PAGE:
Feb 24, 2013

Kimmelweck Rolls

Kimmelweck Rolls

Kimmelweck Rolls are a staple in western New York state, particularly in the Buffalo and Rochester areas. They are essentially a Kaiser roll with caraway seeds and salt on top. they are used to make "beef on weck," a sandwich filled with thinly sliced juicy roast beef.

Kimmelweck Rolls

I'm not sure what the magic is, but these rolls have an amazing flavor. They also fill your house with a wonderful aroma when they are baking.

Kimmelweck Rolls

I used fleur del sel for the salt topping, but I'm sure kosher salt would do.  I recommend getting the barley malt syrup rather than honey. It does make a difference (at least to me).




This recipe can be found here, and the source cited is The Neighborhood Bake Shop: Recipes and Reminiscences of America's Favorite Bakery Treats by Jill Van Cleave.

Kimmelweck Rolls

Makes 8 rolls

Ingredients

2 1/2 tsp active dry yeast
1 C warm water (95 to 110 degrees F)
2 T vegetable oil
1 T sugar
1 1/2 tsp salt
1 tsp barley malt syrup or honey
2 large egg whites
3 to 3 1/4 C bread or high gluten flour
1 T water
Course sea salt and caraway seeds

Instructions

  • Stir 1/4 cup of the water and all of the yeast together and set aside for about 5 minutes.
  • In the bowl of a stand mixer, combine the rest of the water, oil, sugar, salt, barley malt syrup, and one egg white. Stir.
  • Add 1 1/2 C of the flour and the yeast and water mixture, and combine with a large spoon. 
  • Add another 1 1/2 C of flour and mix with the spoon to combine. 
  • Move the bowl to the mixer (you can also knead by hand) and knead with the dough hook for 5 to 7 minutes. The dough should be smooth and elastic, tacky but not sticky. Add more flour only if the dough is too sticky.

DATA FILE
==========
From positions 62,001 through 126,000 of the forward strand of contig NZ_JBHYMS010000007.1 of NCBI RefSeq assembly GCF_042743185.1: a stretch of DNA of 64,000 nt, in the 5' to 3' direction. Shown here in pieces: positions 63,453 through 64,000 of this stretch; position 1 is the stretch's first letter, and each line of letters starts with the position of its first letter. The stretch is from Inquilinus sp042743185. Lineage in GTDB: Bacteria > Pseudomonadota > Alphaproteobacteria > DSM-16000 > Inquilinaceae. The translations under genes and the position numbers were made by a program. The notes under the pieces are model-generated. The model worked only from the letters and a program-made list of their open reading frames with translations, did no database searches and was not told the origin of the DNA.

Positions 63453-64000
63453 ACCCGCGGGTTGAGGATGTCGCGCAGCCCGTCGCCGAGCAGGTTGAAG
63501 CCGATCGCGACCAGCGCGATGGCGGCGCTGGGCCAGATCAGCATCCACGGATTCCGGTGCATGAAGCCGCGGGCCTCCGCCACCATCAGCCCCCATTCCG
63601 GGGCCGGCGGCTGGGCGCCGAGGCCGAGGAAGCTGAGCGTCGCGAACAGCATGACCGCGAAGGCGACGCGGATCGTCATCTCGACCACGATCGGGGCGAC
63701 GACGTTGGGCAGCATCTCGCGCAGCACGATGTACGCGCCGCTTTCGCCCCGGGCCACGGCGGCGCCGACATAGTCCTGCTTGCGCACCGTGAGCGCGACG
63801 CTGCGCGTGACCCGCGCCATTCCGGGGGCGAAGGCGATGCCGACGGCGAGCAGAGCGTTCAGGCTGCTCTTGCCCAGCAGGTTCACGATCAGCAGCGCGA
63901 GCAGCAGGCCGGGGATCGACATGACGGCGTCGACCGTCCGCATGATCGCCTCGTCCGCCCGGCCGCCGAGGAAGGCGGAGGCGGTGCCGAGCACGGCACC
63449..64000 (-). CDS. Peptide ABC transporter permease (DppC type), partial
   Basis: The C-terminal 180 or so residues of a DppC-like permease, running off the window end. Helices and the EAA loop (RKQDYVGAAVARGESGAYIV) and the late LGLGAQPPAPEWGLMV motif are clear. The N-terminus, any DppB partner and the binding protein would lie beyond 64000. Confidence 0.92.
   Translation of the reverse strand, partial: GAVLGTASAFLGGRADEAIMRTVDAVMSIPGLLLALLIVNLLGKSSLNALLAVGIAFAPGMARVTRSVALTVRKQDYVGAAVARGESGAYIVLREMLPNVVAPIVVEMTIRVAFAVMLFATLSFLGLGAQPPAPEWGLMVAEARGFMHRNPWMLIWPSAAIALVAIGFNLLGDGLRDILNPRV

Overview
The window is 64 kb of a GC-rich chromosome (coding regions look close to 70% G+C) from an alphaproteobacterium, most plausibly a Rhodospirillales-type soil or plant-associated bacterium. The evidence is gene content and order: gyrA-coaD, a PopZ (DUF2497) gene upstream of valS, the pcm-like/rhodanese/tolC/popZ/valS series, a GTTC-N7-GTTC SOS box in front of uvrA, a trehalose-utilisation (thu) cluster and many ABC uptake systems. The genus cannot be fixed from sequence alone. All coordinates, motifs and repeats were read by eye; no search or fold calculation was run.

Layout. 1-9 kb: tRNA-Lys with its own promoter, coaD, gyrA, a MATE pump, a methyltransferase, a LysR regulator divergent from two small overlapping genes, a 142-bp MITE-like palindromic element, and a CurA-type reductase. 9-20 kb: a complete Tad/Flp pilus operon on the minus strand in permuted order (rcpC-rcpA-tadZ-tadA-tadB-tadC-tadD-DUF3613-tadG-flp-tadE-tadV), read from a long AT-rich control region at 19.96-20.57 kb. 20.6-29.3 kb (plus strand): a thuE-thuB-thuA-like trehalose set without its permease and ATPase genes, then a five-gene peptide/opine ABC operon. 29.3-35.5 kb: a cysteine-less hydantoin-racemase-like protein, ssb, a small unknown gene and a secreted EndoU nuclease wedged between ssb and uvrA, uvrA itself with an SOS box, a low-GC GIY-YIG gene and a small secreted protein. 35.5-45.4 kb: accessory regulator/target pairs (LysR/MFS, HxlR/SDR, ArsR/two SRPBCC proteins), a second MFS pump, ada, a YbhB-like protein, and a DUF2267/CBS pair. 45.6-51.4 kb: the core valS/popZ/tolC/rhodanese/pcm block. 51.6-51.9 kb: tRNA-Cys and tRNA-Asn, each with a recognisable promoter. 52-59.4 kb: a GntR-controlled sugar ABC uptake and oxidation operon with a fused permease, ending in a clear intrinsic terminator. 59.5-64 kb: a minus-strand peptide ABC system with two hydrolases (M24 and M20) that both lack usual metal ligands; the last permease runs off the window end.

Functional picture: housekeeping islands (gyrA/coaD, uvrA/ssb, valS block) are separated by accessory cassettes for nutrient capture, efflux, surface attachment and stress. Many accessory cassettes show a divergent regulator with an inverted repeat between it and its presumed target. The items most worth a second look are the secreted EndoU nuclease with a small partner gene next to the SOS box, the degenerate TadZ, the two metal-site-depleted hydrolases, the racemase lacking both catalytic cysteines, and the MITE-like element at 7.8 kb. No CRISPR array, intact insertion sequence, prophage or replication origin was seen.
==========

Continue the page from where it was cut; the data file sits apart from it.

• Form the dough into a ball, and place it in an oiled bowl, cover with plastic wrap, and let rise for about an hour, until doubled. 
  • Deflate the dough and allow it to rise, covered, for 30 minutes more.
  • Scale the dough into eight equal pieces. 
  • Shape each piece into a ball, and then slightly flatten the ball.
  • Place the pieces on a parchment lined or greased baking sheet, spray with spray oil, and cover with plastic. 
  • Allow to rise for 30 minutes while preheating the oven to 425 degrees F. 
  • Whisk the second egg white with the tablespoon of water and brush the rolls with the mixture.
  • Cut crescent shaped slits into the tops of the rolls (see photo). 
  • Sprinkle the rolls with the sea salt and caraway seeds and mist with water. 
  • Bake the rolls for 5 minutes then mist with water again (do this quickly so as to not let too much heat escape from the oven).
  • Bake for another 20 minutes, until browned. 
  • Cool on a wire rack. 

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8 comments:

  1. Hi Karen,

    I have not tried using barley malt syrup for my bread baking. After reading your post, I'm curious to see the difference between this and honey :D

    Zoe

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    Replies
    1. Hi Zoe, I'm not an expert, but I think the barley is less sweet, but a little richer in flavor. I'm just guessing here =)

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  2. You make such preeeeetty rolls and breads .. I know I keep saying that but I am in awe.. I made a no knead bread this weekend and it came out looking like "the blob" lol .. I need a tutorial from you.. great job!

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    Replies
    1. You are too kind. I'm sure it tasted good. Once you slice it no one can tell that it was a blob. I've had a few blobs and "pancakes" myself.

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  3. What gorgeous little rolls! I can think of all sorts of delicious things to eat them with :)

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    Replies
    1. Thank you! They are pretty tasty. I had never heard of them until someone posted the recipe on the Artisan Bread Bakers Facebook page.

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  4. Barley malt syrup is a new one on me. But these look so amazing that I'm tempted to try them when the weather cools down. Where can I find that syrup?

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    Replies
    1. Sometimes it can be near the honey, agave, and other liquid sweeteners. Also in Whole Foods or even health food stores. These are good!

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I love comments and questions and read every one of them.